Saturday, April 19, 2008

When in Romania....

Tomorrow at this time I'll be at the airport to catch my first flight on the way to Romania. For the next couple weeks I'll be miles away from any internet connection, so you won't be hearing from me for a bit. I'll be doing volunteer work most of the time at an orphanage called Asociatia Pro Vita, in a village called Valea Plopului, which is in Transylvania, sort of between Bucharest and Braşov (here). United Planet has a description of the project, and you can even find some videos of it on YouTube. I'll have a couple days in Bucharest on my own, too, before I head home again. I've learned a bit of Romanian so far, including the all-important "nu vorbesc româneşte" ("I don't speak Romanian"). I'll be reading my phrase book voraciously on the plane, though, and they'll teach me more while I'm there. Anyway, time to start thinking about packing....

Wednesday, April 16, 2008

The Next Book in the Universe

Today I finished recording my first audiobook for Books Aloud, just in time before I leave for Romania. It's cool to have finished it, though I wish I could listen to the whole thing to hear how it turned out, e.g. to see how consistent I was with character voices, etc. (I think something I signed at the beginning said they wouldn't/couldn't give me copies of what I record.) Now the recording is going off to someone else who will transfer the whole thing to cassette tapes, since most of the patrons are blind and therefore have an easier time with tapes than CDs. I'm not sure how long it will take to actually make it into circulation.

They also gave me the next book I'll be reading: another young adult novel called The Last Book in the Universe, by Rodman Philbrick. (Hopefully it won't be the last book I read, though.) I've read a bit of it so far, and the story seems reasonably intriguing, though some of the post-apocalyptic slang feels a bit forced.

Monday, April 07, 2008

Ceci n'est pas un pont

Tiptoe Falls Rowyn and I went to the Portola Redwoods State Park yesterday and had some lovely hikes around the little network of trails there. However, Pescadero Creek wends its way through there as well, crossing the trails at numerous points, and it turns out that most of the footpath bridges are only temporary, and are still dismantled from the winter.

The first time we came to a supposed crossing, we found the metal frame of the bridge hauled up on shore, along with a number of planks that probably had provided the solid footing for it. There was no other easy way to cross that we could see, nor could we spot a continuation of the trail on the other side, so we figured it wasn't worth wading. (There was a good picnic spot on a mossy rock, though, from which we watched other folks attempt to navigate the crossing.)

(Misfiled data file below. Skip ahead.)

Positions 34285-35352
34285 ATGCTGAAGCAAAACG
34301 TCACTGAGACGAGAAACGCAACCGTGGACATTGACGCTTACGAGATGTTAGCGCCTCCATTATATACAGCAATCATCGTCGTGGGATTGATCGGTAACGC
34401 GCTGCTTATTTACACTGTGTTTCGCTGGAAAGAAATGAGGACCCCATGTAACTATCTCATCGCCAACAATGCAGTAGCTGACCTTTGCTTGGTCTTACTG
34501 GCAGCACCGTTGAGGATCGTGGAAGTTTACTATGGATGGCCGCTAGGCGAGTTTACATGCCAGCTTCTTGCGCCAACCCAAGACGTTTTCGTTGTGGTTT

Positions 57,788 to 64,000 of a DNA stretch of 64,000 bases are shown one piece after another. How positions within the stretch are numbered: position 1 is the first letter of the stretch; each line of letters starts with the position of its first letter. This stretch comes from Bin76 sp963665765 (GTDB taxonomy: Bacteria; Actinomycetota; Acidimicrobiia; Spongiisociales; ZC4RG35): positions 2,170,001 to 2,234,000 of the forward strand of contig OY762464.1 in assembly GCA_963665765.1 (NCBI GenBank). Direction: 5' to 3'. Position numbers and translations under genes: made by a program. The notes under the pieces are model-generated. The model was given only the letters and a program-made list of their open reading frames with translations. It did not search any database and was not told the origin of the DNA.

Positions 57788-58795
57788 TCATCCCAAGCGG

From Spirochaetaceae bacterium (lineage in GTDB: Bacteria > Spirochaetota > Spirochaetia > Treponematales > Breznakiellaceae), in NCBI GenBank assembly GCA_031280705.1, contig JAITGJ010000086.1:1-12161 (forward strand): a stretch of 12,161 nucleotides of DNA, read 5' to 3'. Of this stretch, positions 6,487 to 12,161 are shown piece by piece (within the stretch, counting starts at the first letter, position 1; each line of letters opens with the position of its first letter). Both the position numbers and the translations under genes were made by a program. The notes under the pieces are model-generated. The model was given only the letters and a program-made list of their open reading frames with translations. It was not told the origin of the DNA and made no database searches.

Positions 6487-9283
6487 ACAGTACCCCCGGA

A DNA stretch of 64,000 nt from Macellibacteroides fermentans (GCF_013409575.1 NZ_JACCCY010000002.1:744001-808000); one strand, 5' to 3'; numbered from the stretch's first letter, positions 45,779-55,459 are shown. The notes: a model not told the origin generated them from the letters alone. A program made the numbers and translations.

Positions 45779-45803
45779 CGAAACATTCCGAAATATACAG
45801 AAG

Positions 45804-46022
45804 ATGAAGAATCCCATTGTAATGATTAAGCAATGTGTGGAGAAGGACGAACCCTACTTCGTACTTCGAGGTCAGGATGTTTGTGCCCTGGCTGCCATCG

We backed up and came at the creek twice more with the same result: no bridge (at least not over the water), no handy rocks or logs, and no visible path on the other side anyway. We also tried options that weren't on the map (purely by accident, as the map was quite unclear about the [non]existence of various paths). Eventually we found a crossing with a thin, bouncy, fallen tree trunk stretched across it, and that did the job.

This let us make our way to the only specific scenic location we knew of and therefore our nominal goal: Tiptoe Falls. They're called "tiptoe" because they're just baby falls, and you never know when they might be napping, so you need to sneak up quietly on them. From a dizzying height of, oh, about 5 feet, they plunge thunderously into ankle deep water. Scenic in its own small way, though.

After that, we figured the easiest way back would be to find our way to the bridge on the service road, since the map didn't just show it as a dotted line crossing the creek, but three solid lines clearly indicating "solid, permanent, honest-to-goodness bridge on a road." When we got there, after several more inaccurate paths and some forging through the woods, here's what we found to get us across:

Ghetto River Crossing
  1. A concrete block, as if from an extinct dam.
  2. A narrow, wobbly plank over the water.
  3. A nearly vertical, muddy bank with no path or steps.
  4. A fire hose tied around a stump at the top and dangling down the slope so you could haul yourself up.

Hacky, but it worked.

Anyway, it was a lovely hike overall, and all the map and bridge silliness just gave us more mileage out of the little trails. We also saw newts (one of which dropped out of a tree at us), slugs (of the banana variety), and fairy doors in trees.

[p.s. here's the the title reference.]